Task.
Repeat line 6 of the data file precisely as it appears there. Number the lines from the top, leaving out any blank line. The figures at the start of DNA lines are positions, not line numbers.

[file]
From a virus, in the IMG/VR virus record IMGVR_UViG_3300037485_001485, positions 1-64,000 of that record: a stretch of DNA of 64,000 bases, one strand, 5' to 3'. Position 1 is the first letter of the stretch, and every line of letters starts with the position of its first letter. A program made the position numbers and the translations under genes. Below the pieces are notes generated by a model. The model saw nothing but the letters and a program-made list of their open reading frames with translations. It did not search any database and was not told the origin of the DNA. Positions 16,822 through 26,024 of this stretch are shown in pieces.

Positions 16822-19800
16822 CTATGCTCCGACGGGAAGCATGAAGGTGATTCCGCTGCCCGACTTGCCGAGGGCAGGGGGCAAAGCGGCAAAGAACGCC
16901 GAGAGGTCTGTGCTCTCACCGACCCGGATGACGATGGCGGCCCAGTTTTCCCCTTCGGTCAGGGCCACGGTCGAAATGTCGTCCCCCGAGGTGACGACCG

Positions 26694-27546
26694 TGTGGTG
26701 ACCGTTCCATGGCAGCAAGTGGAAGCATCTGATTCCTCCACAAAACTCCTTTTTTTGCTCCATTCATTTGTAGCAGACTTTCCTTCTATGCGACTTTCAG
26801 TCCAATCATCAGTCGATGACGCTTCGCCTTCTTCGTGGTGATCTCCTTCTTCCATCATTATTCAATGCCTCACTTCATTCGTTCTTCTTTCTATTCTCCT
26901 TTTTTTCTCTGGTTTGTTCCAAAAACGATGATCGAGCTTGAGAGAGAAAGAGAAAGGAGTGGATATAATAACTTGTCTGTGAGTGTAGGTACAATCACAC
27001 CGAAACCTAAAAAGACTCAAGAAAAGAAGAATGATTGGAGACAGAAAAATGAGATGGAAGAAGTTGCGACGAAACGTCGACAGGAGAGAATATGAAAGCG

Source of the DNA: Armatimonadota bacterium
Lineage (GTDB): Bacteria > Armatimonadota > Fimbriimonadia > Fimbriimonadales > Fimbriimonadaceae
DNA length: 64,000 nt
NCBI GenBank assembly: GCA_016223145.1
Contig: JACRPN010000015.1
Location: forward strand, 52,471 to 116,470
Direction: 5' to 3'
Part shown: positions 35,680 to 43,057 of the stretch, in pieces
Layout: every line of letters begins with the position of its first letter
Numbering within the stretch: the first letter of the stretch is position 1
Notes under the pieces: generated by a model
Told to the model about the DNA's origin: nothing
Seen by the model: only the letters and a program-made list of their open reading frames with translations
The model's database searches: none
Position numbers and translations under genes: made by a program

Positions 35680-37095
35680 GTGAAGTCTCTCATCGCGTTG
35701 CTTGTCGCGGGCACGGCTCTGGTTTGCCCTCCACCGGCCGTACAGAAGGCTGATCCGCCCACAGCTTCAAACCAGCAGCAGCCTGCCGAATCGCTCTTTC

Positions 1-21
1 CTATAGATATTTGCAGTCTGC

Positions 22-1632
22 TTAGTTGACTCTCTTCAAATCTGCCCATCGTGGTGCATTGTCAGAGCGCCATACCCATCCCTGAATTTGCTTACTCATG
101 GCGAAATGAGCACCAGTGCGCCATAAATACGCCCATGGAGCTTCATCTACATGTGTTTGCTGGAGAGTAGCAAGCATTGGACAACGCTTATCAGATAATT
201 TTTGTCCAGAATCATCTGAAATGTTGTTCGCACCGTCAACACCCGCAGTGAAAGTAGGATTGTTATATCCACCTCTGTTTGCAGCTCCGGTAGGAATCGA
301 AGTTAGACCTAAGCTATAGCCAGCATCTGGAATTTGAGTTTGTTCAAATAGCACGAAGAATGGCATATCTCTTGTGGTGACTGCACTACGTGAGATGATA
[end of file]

26694 TGTGGTG